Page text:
Give Dan Duquette credit for this: Whether the Orioles can go all the way or not, he's willing to eat a sunk cost. Just in the last week, Alejandro de Aza and Everth Cabrera were both sent packing, even though the team had invested over $7M in the two combined this offseason. But even as the club has been willing to permanently cut ties with position players, they remain curiously devoted to their expensive, middling bullpen arms.
Fangraphs did some interesting payroll breakdowns this spring, and one of the findings that disturbed me the most was that the Orioles are middle of the pack in overall payroll (which is fine for a mid-market team), but 6th in bullpen payroll (which is not), and worse, have the highest bullpen payroll in the entire AL East. For this investment, the Orioles have so far ended up with just about every vital bullpen stat (ERA, OPS allowed, K/BB, etc.) firmly in the middle of the division rankings.
And what's worse, the stats are largely dragged down by Tommy Hunter and Brian Matusz, making just shy of $8M combined and contributing a joint WAR of exactly zero to the team with their uneven, platoony performances. Meanwhile, the team has gotten effective (albeit brief) performances from cheap unknowns like Chaz Roe and Cesar Cabral, as well as prospects like Oliver Drake and Tyler Wilson. The only cheap reliever who's truly struggled for the team has been Rule 5 pick Jason Garcia (hey, it was worth a shot).
There's not much to be done about it in 2015, except perhaps to cut bait on Brian Matusz, especially if Wesley Wright can make it back healthy and productive. More importantly, though, the club should take all of these lessons into account for 2016 planning.
Of course, the bullpen won't be the only area of upheaval between 2015 and 2016 -- the club will already be managing the potential departures of Chris Davis, Matt Wieters, Wei-Yin Chen and Bud Norris. But more quietly, Matusz, Hunter and Darren O'Day will also be free agents, and the club shouldn't spend any sort of serious money to keep them or hire their replacements.
A franchise should be able to put together a solid bullpen for about $15M, not the over $20M that the Orioles have invested right now. Relief arms are too volatile to make big investments on guys not in the class of a Kimbrel or Riveira. We all thought the Orioles learned this after the expensive flops of Kevin Gregg, Mike Gonzalez and Steve Kline, and to an extent they did (this current crop mostly got expensive via arbitration, not free agency), but choosing this spring to believe that the replacement-level contributions of Matusz and Hunter couldn't have been provided by, well, replacement-level players with replacement-level salaries -- that was a mistake.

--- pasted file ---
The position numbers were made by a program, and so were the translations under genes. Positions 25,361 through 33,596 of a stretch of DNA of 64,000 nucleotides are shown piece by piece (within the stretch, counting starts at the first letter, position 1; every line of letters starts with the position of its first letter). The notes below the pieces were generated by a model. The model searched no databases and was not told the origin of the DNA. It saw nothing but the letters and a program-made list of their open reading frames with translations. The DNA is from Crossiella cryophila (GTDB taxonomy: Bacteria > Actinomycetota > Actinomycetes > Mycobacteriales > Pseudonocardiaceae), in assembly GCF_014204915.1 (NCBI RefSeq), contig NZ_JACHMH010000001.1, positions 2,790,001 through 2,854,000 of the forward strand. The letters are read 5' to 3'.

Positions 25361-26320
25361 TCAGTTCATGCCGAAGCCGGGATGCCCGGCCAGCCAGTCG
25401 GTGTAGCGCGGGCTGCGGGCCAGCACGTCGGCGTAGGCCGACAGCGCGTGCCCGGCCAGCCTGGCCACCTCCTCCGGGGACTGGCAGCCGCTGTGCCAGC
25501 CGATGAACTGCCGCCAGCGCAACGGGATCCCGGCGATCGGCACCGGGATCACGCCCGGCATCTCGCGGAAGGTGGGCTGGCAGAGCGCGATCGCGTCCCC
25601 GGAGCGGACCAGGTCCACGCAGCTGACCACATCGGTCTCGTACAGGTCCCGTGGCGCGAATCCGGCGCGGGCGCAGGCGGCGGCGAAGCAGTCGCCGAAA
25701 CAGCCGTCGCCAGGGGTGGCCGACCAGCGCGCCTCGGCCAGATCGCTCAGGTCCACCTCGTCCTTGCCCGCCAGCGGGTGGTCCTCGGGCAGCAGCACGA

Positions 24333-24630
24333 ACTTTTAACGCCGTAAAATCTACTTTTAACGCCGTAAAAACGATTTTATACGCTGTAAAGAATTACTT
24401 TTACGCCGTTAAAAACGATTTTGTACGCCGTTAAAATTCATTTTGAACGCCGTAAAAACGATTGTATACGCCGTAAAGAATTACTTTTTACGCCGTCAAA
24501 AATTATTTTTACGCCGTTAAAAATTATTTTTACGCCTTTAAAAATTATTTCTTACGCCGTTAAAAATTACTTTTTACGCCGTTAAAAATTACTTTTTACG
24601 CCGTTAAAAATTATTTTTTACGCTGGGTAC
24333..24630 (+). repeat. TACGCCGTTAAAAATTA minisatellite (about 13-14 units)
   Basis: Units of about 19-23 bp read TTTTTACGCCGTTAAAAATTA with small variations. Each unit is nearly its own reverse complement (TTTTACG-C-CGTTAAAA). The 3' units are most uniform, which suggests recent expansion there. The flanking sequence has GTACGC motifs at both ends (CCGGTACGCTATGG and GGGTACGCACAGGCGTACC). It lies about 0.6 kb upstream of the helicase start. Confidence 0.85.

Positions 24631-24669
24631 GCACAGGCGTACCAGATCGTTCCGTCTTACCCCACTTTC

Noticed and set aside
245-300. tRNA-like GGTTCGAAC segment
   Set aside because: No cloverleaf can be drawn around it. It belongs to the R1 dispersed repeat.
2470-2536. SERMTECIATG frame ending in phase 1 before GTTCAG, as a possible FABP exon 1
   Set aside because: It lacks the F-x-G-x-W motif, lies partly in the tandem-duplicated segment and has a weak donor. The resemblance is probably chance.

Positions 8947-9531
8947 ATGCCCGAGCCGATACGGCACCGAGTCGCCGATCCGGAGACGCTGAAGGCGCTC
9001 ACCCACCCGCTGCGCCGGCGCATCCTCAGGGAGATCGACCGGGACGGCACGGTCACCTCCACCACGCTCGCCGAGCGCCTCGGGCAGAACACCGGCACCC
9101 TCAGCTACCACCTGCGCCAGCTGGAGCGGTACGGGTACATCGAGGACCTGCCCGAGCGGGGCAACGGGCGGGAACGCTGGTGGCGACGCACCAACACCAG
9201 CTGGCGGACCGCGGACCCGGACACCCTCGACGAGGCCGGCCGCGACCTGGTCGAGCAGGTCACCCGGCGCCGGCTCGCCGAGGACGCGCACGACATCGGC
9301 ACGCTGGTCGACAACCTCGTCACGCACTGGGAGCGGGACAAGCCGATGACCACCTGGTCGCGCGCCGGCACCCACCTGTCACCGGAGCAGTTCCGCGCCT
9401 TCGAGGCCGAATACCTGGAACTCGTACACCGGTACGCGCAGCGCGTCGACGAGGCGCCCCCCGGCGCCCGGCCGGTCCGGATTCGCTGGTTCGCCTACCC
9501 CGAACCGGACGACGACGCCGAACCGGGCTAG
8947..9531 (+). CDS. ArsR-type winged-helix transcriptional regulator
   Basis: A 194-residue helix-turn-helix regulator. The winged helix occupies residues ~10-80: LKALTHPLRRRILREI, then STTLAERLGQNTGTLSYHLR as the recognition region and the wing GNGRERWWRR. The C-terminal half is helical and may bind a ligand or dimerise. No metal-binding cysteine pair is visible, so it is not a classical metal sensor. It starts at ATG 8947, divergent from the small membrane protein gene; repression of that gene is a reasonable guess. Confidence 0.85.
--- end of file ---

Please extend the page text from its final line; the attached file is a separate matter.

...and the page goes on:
If the team could retain O'Day's services with a contract like the one he's on now (3 years/$9M), that could be a justifiable expenditure, but he'll probably earn a lot more on the open market after four consecutive effective years in a division full of hitters' parks and slugging teams. Similarly, if Hunter's services come cheap after his struggles, he could be worth taking a flyer on again. Matusz... just no. The Orioles need to stop it with Brian Matusz already. But the real point is, the team needs to commit to a bullpen pay cap, and get back to the Duquette strategy of finding a hundred no-name arms. If the team is going to make up for all the hitting and starting pitching it's about to lose, the money will need to come from there.
For all the angst about the team failing to re-sign Andrew Miller, they were right not to seriously attempt to do so. The bullpen would be better right now with him in it, yes, but the team would be painted even further into a corner, and for an even longer time. Let the Yankees eat the back end of that contract. Let the Orioles find ten more Chaz Roes and use the extra funds to get some bats.